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Estimating Massive Public Pension Deficits in California and Across the Nation

Adam Summers
April 7, 2010, 4:35pm

State and local public pension systems across the country are struggling with mounting obligations as a result of overly generous retirement benefits, unrealistic actuarial assumptions, and the downturn in pension fund investment performance during the past couple of years as a result of the recession. A recent Pew Center on the States report estimates that states have a combined pension and retiree health care deficit of $1 trillion over the next 30 years. But even this daunting figure is understated, as it was based on a survey of only about 85 percent of state retirement systems and relied upon midyear 2008 data, missing out on additional pension investment losses incurred during the second half of 2008 and early part of 2009.

Several other estimates are much higher. A March 2010 Barron's cover story pegged the likely pension deficit of the states at about $2 trillion. A Free Enterprise Nation study from earlier this year puts the combined state and local government unfunded liability at $3.5 trillion. And a recent paper by University of Chicago business professor Robert Novy-Marx and Northwestern University finance professor Joshua D. Rauh estimates state pension liabilities alone at between $3.2 trillion and $5.2 trillion.

While public pension troubles are widespread, California has got more than its fair share of pension problems. Novy-Marx and Rauh calculated California's unfunded liability alone at about $475 billion (see pages 197-199 of the linked document). Similarly, a new Stanford Institute for Economic Policy Research study puts the state's liabilities around the half-trillion-dollar mark, estimating them at approximately $535 billion. That translates to roughly $36,000 for each California household. These new estimates are much higher than prior reported estimates of about $63 billion in unfunded liabilities.

The aforementioned reports note that the pension funds use overly optimistic discount rates-public pension systems use their assumed annual pension fund investment returns to discount their future liabilities-that do not accurately reflect the risk that actual return rates will be permanently below expected levels, and thus understate pension liabilities.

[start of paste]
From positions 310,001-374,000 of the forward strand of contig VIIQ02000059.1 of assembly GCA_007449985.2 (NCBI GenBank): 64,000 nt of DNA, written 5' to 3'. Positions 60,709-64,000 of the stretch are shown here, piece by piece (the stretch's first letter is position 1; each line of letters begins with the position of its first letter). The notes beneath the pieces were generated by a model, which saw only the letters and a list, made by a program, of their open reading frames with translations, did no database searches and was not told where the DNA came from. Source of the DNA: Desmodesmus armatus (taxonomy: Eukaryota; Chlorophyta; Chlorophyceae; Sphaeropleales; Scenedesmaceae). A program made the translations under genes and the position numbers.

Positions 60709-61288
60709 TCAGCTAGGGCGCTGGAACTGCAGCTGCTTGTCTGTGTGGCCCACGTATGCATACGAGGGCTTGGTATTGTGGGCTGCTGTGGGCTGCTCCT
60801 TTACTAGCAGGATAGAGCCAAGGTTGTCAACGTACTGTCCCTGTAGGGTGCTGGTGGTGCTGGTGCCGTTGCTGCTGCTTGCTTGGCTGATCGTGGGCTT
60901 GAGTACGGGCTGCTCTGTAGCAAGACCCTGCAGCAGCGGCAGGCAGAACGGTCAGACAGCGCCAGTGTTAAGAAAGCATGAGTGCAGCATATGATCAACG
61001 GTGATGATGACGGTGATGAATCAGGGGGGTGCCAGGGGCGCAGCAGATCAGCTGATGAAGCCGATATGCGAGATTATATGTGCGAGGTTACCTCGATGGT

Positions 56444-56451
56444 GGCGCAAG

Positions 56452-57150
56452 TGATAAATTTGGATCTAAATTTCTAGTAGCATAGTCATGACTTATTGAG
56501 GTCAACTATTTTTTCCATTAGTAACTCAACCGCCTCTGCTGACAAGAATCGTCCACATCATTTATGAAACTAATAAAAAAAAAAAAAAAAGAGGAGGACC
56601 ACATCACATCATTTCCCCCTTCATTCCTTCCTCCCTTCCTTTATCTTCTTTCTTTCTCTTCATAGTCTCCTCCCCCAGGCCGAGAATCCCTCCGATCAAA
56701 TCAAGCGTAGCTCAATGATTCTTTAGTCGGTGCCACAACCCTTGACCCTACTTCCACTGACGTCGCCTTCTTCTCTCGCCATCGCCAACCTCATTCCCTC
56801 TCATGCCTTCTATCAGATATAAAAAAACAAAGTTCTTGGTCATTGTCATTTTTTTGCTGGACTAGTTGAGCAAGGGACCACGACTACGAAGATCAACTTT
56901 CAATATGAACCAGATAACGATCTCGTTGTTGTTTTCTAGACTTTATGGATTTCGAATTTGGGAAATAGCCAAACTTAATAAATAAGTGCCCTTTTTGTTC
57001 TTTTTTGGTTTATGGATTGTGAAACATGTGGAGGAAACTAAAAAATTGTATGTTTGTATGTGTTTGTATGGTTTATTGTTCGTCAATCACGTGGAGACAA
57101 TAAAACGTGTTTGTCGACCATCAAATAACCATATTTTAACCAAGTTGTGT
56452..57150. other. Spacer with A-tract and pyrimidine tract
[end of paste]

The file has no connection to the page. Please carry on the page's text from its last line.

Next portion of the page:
The Stanford study additionally warned that the state and its pension funds would have to contribute $200 billion just to have an 80% chance of covering at least 80% of their pension liabilities (the 80% funding ratio is largely considered the minimum threshold for a "healthy" public pension fund). That's nearly two and a half times the size of the state's entire general fund budget! What's worse, this analysis was applied to the funds' values as of June 2008—before they lost a combined $110 billion during the ensuing fiscal year.

In response to the Stanford study, Gov. Arnold Schwarzenegger issued a press release acknowledging the severity of the public pension problem and its consequences for other state programs and priorities:

This study reinforces the immediate need to address our staggering pension debt. According to the study, California taxpayers are on the hook for over a half trillion dollars. That's nearly six times the size of our entire state budget. The consequences are clear: increasingly large portions of state funding for programs Californians hold dear such as schools, parks and health care will be diverted to pay for this debt. That is bad enough, but without reform, pension debt will only grow.

California's pension system is broken and unsustainable. In order to stop the bleeding, the state should switch to a 401(k)-style defined-contribution retirement system consistent with compensation received in the private sector for all new government workers. Debts will continue to rack up, however, under existing employees' benefit formulas, which the courts have ruled cannot be reduced. Tackling these costs will require some real soul-searching and rethinking of the state's spending priorities and the size and scope of the state government in general. It will also require political courage and leadership that has, sadly, been lacking to date.

Related Research and Commentary:

» Reason public pension study: The Gathering Pension Storm: How Government Pension Plans Are Breaking the Bank and Strategies for Reform (Policy Summary | Full Study)

» Fixing the state's pension mess (published in the Orange County Register)

» Is It Finally Time for Public Pension Reform in California?


Adam Summers is Senior Policy Analyst


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